BOOK REVIEW - SoPhia
When author, Shafinaaz Hassim told me that her latest book, SoPhia, was set in Johannesburg and centers around a Muslim woman I couldn't help being a smidgeon skeptical. With barely a glimpse at the cover I ignorantly concluded that it will be yet another cliché expression of the South African Muslim community and the erroneous practices of its members. This can only be displayed in two ways, I thought: a critical portrayal or a fairly simplistic one. Regardless, it is most often than not that books of this genre come under increased scrutiny from members of the community as well as external critics for not representing the facts or reality objectively.
SoPhia was unpredictably further than my expectations. While it focused on the rather sensitive topic of domestic violence, Hassim managed to draw a balance of reality, drama and pain with neither a condescending nor repugnant attitude. The novel is fictional in its nature but it is created out of an array of relatable events and characters. Is it based on reality? After reading its 252 pages I realised that it is based on tangible and commonly experienced emotions and experiences rather than a narrative of a woman's real-life experience.
Hassim, who is a sociologist by profession, is a feminist with a raging passion for the liberation of all women from cultural stereotypes. This was initially displayed in her thesis which later became her first bestselling novel; Daughters are Diamonds: Honour Shame & Seclusion- A South African Perspective (2007). Her research and dedication to women across all societal barriers further evolved into works of fiction, including Memoirs for Kimya (2009) and Belly of Fire: an anthology of hope, forgiveness, redemption and reawakening (2011). SoPhia may be seen as an extension of her previous works with a refreshing perspective and a varying approach.
In SoPhia the protagonist Zarreen is an ordinary Indian Muslim woman who very dutifully serves her husband and children but is overwhelmed by angst and grief. She is subjected to a volatile husband who abuses her physically, mentally as well as sexually. She is however torn between her own misfortune and protecting her children and parents from the harsh reality of the situation. Zarreen, or Zarri which she is affectionately called at times, has reached a pit between despair and despondency and becomes an empty shell of what she was.
Featured prominently is the husband, Majid Akram Noorani, who is a very successful businessman that is consumed by his determination to prove his worth. He is dogmatic in many ways and this is represented by his punitive approach to his wife. This disposition however is not apparent to the world as he misleadingly emanates a sense of charm and goodwill especially in front of his parents-in-law, Hafiz Yusuf and Rabiah.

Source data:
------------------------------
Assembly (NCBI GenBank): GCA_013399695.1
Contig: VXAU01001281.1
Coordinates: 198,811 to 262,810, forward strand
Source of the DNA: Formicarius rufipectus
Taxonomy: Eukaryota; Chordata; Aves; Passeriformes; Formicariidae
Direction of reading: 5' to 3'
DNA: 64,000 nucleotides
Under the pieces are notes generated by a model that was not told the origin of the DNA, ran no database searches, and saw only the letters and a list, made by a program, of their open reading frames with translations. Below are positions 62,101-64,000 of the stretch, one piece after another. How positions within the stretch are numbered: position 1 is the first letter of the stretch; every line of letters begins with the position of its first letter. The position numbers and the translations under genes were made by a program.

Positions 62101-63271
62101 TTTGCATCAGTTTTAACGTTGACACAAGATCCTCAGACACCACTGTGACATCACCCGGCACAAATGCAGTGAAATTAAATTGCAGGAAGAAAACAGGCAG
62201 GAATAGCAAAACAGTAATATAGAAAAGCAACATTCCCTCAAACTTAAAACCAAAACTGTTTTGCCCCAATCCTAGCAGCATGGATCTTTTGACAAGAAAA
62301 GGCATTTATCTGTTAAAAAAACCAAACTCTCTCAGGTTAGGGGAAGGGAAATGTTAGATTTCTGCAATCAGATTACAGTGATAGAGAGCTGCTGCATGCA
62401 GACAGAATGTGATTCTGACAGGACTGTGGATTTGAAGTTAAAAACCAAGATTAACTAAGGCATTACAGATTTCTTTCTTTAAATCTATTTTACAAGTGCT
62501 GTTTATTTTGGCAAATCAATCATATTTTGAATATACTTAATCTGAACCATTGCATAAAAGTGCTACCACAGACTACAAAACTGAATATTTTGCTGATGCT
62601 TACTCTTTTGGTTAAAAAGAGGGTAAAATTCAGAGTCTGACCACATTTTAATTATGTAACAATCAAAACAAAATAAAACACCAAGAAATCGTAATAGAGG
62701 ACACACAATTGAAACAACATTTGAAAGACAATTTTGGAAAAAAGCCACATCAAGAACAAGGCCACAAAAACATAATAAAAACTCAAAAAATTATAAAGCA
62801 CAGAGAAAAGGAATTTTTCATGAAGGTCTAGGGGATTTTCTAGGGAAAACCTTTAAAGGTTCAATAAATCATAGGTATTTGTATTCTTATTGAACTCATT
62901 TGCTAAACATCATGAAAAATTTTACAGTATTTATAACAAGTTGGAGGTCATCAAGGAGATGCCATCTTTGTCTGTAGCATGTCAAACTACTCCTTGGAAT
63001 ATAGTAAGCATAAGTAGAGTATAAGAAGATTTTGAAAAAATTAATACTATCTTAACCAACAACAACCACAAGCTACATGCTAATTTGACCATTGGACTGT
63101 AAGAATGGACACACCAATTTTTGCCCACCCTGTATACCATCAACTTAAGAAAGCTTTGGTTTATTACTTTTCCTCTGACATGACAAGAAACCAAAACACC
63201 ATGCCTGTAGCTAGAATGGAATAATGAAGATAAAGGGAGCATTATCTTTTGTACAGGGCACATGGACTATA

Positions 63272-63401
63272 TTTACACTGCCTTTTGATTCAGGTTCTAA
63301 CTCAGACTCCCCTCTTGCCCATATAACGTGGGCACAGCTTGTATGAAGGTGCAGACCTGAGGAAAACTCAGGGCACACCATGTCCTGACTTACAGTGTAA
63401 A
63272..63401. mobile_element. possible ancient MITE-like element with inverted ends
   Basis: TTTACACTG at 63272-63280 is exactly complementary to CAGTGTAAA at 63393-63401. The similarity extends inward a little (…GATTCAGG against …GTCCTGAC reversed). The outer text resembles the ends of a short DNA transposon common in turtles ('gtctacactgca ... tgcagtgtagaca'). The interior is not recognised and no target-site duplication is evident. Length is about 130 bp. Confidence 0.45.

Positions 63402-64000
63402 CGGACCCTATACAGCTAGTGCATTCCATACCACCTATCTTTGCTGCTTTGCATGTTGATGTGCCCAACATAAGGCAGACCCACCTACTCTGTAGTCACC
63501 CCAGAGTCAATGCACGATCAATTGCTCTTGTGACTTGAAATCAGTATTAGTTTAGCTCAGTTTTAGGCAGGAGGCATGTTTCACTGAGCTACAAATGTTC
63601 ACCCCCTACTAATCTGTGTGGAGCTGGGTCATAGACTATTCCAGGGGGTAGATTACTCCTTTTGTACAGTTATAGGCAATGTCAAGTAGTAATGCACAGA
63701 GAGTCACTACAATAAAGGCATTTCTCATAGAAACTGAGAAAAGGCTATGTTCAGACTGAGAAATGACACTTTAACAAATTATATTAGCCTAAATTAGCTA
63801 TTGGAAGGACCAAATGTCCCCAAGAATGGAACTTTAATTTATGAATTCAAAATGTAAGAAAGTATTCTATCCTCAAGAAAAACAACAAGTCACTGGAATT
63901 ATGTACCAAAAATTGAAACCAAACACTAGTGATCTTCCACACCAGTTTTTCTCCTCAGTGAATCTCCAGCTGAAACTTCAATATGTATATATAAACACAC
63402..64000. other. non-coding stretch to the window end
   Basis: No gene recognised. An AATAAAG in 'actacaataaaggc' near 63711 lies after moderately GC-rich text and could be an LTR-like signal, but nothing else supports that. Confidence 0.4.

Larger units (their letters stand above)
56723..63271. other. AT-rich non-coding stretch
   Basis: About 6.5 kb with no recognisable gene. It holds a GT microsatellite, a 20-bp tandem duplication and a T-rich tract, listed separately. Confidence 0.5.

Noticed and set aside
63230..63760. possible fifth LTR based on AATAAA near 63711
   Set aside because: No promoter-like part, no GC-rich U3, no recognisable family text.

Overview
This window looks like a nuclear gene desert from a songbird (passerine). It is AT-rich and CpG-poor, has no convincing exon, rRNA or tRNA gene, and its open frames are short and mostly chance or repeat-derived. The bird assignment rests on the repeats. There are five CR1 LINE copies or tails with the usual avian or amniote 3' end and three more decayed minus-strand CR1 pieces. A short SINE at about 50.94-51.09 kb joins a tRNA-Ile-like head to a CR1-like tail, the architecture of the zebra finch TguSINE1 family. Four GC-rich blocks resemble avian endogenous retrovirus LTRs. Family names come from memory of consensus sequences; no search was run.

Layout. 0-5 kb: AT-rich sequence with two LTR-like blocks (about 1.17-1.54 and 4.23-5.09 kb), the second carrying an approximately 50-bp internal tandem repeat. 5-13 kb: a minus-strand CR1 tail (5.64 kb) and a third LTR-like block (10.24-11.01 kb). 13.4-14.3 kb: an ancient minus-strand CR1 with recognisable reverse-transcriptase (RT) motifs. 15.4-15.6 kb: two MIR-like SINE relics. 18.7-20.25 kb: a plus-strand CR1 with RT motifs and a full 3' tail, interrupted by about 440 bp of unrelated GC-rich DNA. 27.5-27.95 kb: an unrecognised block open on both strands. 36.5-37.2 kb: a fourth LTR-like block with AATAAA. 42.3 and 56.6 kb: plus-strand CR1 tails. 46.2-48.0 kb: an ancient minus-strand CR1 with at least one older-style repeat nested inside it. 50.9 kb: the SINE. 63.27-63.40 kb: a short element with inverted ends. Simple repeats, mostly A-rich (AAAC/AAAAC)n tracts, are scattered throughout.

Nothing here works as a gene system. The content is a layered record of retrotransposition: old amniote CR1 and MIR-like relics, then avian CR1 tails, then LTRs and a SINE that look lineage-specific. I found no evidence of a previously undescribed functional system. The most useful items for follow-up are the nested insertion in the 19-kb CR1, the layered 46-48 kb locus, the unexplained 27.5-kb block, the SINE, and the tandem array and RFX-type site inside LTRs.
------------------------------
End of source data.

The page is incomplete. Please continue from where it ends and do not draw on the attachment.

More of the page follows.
"Having Akram in the Kader household was cause for amusement. This was what irritated Zarreen. He was suave and generous with conversation.' While he may be the most repulsive character, as the novel manifests I developed a sense of empathy for him. Although abuse may never be condoned, it is understood that he is battling his personal demons which form the epicenter of his rage.
Their 3 kids, Naajiah, Samir and Imaan also add value to the narrative as they are caught between their mother who goes out on a limb for them in trying to shield them from the domination she calls her life and their father who showers them with luxuries in an attempt to make up for lost time. Their grandparents and maternal aunts and uncles play a stable and endearing role in their lives. In addition to the tragedy of a failed marriage and its accompanied violence, issues regarding loyalty, empathy and stigmatisation are explored.
I found Hassim's use of strong and emotive language appropriately creates a captivating interplay between misery and affection. SoPhia is not a mere account of events but has an additional meaningful touch. The name itself, with a capital P, and the phenomena it represents adds colour and mystery in a manner that mesmerises the reader. I, however, was disappointed by the later part of the novel that seems rushed a tad arbitrary. While it is often deemed positive when a reader wants more, the conclusion was abrupt and left me with more unanswered questions than usual. Alternatively it shied away from predictability and presented solutions in neither a monotonous nor irrational approach. A good book is often one that speaks to your mind while a great book speaks to your heart. SoPhia was a conversation with my heart.
Follow Qaanitah Hunter on Twitter @QaanitahHunter.